I completed my second marathon a couple weeks ago, and as I reflected on what it took to make it to that finish line, it got me thinking about how life is a marathon. Not a sprint, but a marathon.
The way you train for a marathon, is far different than the way you’d train for a sprint race — such as a 5K race, which generally takes between 20 and 35 minutes to finish. The marathon takes hours to finish, which makes it a true test of endurance. If you try to sprint the marathon, you will, undoubtedly, run out of energy, forcing you to walk, which will likely lead to muscle cramps and ultimately ruining your entire race. The key to finishing a marathon is to maintain a steady and consistent pace, and not taking off full speed at the starting line, like many first-time marathoners do.
This gets me thinking about the parallels between marathon training and life in general. If we are constantly sprinting to the next thing, how will we maintain enough energy to make it very far? The pace of our life should parallel the pace of a marathon: steady and consistent. There are certainly times when the pace may be a bit quicker or slower than normal, because that’s how life works— and marathons work that way, too. At Grandma’s marathon, I had to wait in line for the porta-potty at the 10 mile mark, which caused me to fall back quite a bit from the group I’d been running with. When I was finished, I sprinted for an entire mile to catch up with the pack. I was so out of breath by the time I reached them, that I knew I wouldn’t be able to go any further at that rate — and I still had 16.2 miles to go! So, I slowed down my pace to something I would be able to maintain, and I kept going.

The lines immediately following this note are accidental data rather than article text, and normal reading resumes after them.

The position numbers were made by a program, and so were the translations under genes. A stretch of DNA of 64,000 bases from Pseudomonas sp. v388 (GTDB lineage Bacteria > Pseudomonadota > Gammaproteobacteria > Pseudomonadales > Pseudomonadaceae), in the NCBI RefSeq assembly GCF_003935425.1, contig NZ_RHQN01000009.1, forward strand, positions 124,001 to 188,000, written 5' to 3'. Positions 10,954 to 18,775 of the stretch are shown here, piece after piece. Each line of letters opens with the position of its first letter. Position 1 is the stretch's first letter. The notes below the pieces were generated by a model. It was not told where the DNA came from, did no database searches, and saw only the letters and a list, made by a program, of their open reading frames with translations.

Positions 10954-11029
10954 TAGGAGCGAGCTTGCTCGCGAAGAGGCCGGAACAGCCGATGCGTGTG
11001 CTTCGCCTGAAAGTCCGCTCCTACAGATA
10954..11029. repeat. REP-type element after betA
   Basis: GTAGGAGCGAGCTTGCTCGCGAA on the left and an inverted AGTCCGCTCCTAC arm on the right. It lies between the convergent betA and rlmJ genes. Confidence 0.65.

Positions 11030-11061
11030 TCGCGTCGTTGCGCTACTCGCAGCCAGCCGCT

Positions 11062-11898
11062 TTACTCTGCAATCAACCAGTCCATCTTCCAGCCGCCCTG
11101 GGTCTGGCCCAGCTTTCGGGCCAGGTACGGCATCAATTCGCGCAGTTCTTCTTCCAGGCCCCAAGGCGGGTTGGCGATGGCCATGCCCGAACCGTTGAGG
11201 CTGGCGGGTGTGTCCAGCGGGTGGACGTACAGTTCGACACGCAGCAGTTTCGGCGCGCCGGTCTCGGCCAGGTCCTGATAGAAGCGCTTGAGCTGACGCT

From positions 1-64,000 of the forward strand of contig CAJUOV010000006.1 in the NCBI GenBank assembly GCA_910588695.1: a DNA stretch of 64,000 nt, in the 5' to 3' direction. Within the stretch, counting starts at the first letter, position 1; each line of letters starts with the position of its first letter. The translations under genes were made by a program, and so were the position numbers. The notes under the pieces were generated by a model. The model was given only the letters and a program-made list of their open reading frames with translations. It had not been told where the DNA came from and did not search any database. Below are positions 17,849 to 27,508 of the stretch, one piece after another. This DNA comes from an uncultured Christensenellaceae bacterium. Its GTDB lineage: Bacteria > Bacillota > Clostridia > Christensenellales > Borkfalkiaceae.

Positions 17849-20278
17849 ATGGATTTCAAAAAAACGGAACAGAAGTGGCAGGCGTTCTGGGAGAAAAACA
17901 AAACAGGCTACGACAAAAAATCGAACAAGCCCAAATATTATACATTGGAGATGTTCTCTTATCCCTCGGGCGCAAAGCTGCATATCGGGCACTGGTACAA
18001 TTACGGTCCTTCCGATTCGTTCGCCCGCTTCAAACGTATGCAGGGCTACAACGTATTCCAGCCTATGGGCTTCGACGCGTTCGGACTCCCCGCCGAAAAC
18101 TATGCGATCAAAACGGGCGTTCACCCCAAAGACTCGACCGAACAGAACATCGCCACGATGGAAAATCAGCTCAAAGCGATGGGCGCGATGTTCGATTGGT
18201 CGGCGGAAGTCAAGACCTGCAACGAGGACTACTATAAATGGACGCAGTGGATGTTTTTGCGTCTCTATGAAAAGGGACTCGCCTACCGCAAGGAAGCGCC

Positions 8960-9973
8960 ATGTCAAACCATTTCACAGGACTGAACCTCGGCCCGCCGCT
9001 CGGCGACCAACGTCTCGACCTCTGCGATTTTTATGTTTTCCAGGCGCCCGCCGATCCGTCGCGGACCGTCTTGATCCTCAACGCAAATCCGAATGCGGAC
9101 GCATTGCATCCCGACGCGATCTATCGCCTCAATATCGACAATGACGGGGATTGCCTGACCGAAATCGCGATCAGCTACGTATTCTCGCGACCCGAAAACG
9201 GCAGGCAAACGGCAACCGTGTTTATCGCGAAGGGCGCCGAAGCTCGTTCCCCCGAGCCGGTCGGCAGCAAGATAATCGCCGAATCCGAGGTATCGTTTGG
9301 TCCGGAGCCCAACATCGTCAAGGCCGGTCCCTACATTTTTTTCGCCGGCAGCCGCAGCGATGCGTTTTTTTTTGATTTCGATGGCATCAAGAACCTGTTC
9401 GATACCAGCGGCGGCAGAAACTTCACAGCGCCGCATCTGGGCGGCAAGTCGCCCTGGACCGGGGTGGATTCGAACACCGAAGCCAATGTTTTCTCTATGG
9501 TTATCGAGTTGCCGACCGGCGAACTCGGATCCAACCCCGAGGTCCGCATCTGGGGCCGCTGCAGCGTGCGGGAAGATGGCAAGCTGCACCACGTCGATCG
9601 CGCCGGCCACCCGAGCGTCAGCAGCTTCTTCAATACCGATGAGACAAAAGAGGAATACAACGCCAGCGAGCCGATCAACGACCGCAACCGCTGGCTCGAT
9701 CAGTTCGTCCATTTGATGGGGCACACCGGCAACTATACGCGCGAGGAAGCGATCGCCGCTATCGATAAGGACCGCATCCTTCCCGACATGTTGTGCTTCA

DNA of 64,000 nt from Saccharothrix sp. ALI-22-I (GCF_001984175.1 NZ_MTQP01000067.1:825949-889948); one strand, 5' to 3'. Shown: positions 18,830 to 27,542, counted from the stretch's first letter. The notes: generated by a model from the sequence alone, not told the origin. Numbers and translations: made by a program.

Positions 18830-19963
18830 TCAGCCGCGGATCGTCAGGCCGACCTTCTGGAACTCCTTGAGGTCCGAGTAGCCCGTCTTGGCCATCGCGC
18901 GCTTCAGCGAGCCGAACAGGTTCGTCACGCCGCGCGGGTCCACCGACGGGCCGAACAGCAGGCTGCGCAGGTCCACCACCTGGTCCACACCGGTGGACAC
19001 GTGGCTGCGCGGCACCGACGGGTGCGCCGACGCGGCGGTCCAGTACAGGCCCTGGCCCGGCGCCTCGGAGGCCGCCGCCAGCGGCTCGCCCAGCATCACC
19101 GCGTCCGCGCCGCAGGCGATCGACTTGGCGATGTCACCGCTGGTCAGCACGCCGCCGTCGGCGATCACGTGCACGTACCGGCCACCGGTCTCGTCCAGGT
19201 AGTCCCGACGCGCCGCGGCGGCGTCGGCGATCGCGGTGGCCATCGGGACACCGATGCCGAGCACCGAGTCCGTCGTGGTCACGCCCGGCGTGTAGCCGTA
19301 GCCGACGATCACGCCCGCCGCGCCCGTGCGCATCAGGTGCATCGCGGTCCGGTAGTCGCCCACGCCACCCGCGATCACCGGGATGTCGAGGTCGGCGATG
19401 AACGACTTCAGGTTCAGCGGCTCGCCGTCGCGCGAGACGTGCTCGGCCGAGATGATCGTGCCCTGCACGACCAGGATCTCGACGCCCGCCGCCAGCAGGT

Life is like this too: there are times when we need to pick up the pace, but it’s critical to make sure we catch ourselves and eventually slow back down to a pace that is maintainable. If we don’t, we won’t last long, and something will have to give. In my personal life, it’s very evident to me when I need to slow down the pace of my life. My warning signs include becoming irritable, frustrated and having no desire to do any of the million and one things I am striving to do. When I catch myself at mach nine speed, I take a deep breath, and evaluate my life, which usually includes re-prioritizing and weeding some things out, until I establish a healthy margin again.
Regardless of what life may bring, it’s important to keep moving forward. During a marathon, when your body is throbbing in pain and you feel like you can hardly walk, let alone run, the goal is to keep moving — to always keep moving. You might not be going very fast, but just keep your chin up and press forward. In life, we are always growing, accomplishing and learning. As Philippians 3:14 states, we are to press on toward the goal to receive the heavenly prize in Christ. And as 1 Corinthians 9:24 states, we are to run in such a way to obtain the prize.
My prayer for each of us is that we are able to lead a balanced life, by maintaining a marathon pace, finding peace and steadiness in this chaotic world.